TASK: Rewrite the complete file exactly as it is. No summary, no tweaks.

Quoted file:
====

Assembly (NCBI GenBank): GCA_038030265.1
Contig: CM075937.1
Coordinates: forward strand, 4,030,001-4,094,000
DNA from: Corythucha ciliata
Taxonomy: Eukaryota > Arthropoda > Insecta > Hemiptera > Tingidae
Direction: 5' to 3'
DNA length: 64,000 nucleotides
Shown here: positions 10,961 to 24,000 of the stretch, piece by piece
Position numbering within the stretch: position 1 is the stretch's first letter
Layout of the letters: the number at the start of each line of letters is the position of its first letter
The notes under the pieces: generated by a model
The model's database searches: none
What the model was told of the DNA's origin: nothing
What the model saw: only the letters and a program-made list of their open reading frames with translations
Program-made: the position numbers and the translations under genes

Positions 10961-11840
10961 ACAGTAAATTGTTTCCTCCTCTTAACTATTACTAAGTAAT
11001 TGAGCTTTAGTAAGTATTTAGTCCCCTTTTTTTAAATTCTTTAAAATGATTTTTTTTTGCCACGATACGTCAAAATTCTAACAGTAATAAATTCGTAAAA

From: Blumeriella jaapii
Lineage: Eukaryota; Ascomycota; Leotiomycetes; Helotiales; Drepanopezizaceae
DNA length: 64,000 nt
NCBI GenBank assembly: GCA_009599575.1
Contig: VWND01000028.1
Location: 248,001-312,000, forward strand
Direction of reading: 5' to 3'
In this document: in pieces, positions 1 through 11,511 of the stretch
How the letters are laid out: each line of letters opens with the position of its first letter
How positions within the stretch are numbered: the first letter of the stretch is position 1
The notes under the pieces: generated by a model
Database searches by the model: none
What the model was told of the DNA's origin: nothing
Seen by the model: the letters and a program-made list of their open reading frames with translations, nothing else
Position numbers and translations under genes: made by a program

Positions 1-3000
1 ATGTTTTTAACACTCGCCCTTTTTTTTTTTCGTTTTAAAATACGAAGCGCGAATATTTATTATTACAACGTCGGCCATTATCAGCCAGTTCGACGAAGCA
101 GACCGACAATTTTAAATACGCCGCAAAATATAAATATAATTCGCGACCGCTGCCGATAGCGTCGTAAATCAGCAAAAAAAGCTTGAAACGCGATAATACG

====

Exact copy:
Assembly (NCBI GenBank): GCA_038030265.1
Contig: CM075937.1
Coordinates: forward strand, 4,030,001-4,094,000
DNA from: Corythucha ciliata
Taxonomy: Eukaryota > Arthropoda > Insecta > Hemiptera > Tingidae
Direction: 5' to 3'
DNA length: 64,000 nucleotides
Shown here: positions 10,961 to 24,000 of the stretch, piece by piece
Position numbering within the stretch: position 1 is the stretch's first letter
Layout of the letters: the number at the start of each line of letters is the position of its first letter
The notes under the pieces: generated by a model
The model's database searches: none
What the model was told of the DNA's origin: nothing
What the model saw: only the letters and a program-made list of their open reading frames with translations
Program-made: the position numbers and the translations under genes

Positions 10961-11840
10961 ACAGTAAATTGTTTCCTCCTCTTAACTATTACTAAGTAAT
11001 TGAGCTTTAGTAAGTATTTAGTCCCCTTTTTTTAAATTCTTTAAAATGATTTTTTTTTGCCACGATACGTCAAAATTCTAACAGTAATAAATTCGTAAAA

From: Blumeriella jaapii
Lineage: Eukaryota; Ascomycota; Leotiomycetes; Helotiales; Drepanopezizaceae
DNA length: 64,000 nt
NCBI GenBank assembly: GCA_009599575.1
Contig: VWND01000028.1
Location: 248,001-312,000, forward strand
Direction of reading: 5' to 3'
In this document: in pieces, positions 1 through 11,511 of the stretch
How the letters are laid out: each line of letters opens with the position of its first letter
How positions within the stretch are numbered: the first letter of the stretch is position 1
The notes under the pieces: generated by a model
Database searches by the model: none
What the model was told of the DNA's origin: nothing
Seen by the model: the letters and a program-made list of their open reading frames with translations, nothing else
Position numbers and translations under genes: made by a program

Positions 1-3000
1 ATGTTTTTAACACTCGCCCTTTTTTTTTTTCGTTTTAAAATACGAAGCGCGAATATTTATTATTACAACGTCGGCCATTATCAGCCAGTTCGACGAAGCA
101 GACCGACAATTTTAAATACGCCGCAAAATATAAATATAATTCGCGACCGCTGCCGATAGCGTCGTAAATCAGCAAAAAAAGCTTGAAACGCGATAATACG